Am I A Good Candidate For Credit Counseling?

by Gary Foreman, Editor of The Dollar

editor's note: This page is part of the TDS 'Get Out of Debt' course. If you would like to start the course at the beginning, you can find it here.

You're tired of writing a check to MasterCard or Visa or Discover or whoever each month. Even though you're watching your spending it seems like you'll never get this credit card balance paid off. You've heard and seen commercials that claim they can cut thousands off your payments. But you don't know much about it and wonder if it's just hype or whether they really can help.

The ads are for credit counseling agencies. I've been working with many credit counselors since 1997. Let me share some info to help you decide whether they can help you.

Their program isn't for everyone. But, given certain circumstances, they can provide an excellent tool to help you free yourself from your credit card debts.

You are a good candidate for credit counseling if:

- the combined balance on your credit cards of over $10,000.
- you have not fallen behind in your payments or have only been late once or twice.
- you owe more on your cards now than you did 6 months ago.
- you don't seem to be able to pay more than the minimum each month.
- you haven't been able to reduce the amount you owe.

Dollar Stretcher recommended credit counseling agencies.

You need to talk with a credit counselor about bankruptcy or debt settlement help if:

- you haven't paid anything on your credit cards for months.
- you're getting threatening phone calls from debt collectors.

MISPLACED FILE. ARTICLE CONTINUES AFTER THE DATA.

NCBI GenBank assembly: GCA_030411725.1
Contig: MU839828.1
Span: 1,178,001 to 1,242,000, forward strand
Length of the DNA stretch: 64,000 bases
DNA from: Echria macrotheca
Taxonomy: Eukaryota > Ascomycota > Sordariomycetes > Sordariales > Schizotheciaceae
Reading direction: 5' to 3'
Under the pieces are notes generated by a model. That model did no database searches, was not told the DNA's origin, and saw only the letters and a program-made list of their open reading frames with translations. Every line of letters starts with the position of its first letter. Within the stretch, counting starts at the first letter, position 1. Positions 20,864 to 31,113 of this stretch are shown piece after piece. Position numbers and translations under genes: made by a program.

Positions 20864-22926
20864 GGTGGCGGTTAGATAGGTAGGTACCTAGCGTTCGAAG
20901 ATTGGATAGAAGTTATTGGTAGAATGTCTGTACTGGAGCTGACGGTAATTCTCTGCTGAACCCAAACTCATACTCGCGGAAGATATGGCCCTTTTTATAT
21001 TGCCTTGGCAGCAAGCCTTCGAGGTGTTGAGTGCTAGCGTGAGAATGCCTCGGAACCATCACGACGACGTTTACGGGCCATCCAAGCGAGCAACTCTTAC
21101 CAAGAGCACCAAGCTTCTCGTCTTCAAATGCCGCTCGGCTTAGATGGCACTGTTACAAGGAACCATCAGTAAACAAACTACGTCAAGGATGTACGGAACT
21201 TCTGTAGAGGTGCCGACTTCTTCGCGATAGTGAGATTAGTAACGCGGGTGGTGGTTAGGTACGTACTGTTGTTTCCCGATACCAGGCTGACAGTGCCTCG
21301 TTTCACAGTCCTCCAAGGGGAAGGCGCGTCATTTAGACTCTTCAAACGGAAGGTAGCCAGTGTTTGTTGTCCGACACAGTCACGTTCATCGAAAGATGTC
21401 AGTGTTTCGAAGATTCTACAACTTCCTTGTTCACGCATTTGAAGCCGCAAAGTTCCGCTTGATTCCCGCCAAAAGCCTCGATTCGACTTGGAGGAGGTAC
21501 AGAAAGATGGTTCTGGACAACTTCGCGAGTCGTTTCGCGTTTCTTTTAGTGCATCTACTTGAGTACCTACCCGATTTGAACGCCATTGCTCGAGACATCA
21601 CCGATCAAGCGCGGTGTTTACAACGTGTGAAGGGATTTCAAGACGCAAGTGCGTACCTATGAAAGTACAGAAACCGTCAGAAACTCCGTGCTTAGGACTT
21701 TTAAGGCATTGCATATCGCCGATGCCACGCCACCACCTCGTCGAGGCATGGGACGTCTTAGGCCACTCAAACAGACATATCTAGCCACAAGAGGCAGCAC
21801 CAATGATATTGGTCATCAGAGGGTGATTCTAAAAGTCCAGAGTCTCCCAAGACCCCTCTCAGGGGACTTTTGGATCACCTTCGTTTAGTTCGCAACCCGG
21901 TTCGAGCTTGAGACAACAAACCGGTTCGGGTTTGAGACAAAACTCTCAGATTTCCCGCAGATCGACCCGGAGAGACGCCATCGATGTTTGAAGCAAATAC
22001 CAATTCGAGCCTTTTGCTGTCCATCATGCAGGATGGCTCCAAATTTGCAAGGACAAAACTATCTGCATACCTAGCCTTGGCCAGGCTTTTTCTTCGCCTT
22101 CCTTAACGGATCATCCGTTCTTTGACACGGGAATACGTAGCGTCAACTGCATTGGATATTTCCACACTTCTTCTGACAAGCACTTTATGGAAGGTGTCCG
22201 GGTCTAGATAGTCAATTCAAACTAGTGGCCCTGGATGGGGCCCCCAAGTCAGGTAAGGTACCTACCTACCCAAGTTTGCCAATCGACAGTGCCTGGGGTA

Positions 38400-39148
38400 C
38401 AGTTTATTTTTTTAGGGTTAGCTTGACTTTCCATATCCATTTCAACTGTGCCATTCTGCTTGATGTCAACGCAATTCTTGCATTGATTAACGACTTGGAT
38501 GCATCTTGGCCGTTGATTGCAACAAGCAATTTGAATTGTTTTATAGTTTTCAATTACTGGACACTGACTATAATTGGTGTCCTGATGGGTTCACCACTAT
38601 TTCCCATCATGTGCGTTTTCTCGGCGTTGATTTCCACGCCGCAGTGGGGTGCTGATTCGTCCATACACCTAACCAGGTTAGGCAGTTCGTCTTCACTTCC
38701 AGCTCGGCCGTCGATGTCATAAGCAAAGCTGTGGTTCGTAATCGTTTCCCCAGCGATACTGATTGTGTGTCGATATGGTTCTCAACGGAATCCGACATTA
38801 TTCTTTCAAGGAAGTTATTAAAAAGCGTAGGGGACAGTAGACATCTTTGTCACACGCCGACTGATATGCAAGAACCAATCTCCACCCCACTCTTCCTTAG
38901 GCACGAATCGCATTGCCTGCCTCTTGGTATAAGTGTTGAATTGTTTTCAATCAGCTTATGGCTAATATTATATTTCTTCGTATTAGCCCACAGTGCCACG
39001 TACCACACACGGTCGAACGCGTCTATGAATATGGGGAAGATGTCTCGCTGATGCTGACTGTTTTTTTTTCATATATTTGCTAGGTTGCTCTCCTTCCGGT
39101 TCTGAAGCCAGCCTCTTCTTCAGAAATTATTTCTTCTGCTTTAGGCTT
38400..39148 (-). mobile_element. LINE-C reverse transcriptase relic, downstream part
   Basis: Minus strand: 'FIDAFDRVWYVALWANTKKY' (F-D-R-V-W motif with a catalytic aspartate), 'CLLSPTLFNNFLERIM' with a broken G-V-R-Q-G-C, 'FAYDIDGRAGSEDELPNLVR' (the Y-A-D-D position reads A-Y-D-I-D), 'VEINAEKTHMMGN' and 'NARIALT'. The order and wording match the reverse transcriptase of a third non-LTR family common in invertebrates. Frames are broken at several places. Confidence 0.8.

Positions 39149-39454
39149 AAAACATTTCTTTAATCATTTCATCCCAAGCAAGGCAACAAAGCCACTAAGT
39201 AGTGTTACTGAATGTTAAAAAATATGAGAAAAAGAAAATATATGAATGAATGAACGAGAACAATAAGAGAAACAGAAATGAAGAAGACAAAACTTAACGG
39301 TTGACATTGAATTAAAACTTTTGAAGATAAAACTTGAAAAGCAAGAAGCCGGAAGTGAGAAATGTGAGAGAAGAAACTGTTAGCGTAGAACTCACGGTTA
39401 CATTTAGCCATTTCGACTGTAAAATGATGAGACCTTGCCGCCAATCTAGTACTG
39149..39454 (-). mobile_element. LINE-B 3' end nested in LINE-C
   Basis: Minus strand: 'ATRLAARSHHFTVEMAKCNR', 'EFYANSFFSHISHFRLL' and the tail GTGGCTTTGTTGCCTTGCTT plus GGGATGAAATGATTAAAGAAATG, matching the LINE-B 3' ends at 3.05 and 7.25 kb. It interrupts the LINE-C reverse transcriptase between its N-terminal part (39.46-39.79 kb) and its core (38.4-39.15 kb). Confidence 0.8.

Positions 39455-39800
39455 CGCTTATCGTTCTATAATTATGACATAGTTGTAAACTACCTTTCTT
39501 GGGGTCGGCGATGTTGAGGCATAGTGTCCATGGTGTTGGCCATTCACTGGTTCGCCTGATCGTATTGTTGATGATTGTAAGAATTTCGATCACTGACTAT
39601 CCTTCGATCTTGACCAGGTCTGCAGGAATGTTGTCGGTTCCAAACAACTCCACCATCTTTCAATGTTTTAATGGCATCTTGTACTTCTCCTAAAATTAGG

- under normal circumstances it could take you more than 5 years to pay off your debts.
- your income is too little to cover your expenses and debts with no expectation of an increase in income.

Dollar Stretcher recommended credit counseling agencies.

You are NOT a good candidate for credit counseling if:

- the combined balance on your credit cards is less than $7,000.
- the combined balance is about the same as it was 6 months ago.
- you not only are able to keep up with your monthly minimums, but you are already reducing the amount you owe.
- most of the problem debt is not on credit cards.

If you are not a good candidate, try these tools for lowering your credit card debt.

Credit Counseling

There are a couple of questions that most people ask before they make a decision about contacting a credit counseling agency.

Will credit counseling lower your credit score?

Will credit counseling lower your credit score? That depends on what you have the credit counselor do for you and how the lender reports it.

First, what the credit counselor does for you. On your initial contact with them they'll ask information about your situation. How much do you owe? What cards do you have? Are you current? etc. They may help you set up a budget. None of that is reported so it can not affect your credit score.

If the credit counselor thinks that you could benefit they'll suggest a Debt Management Plan (DMP). In a DMP the counseling agency negotiates lower interest rates and/or reduced payment amounts for you. Usually both.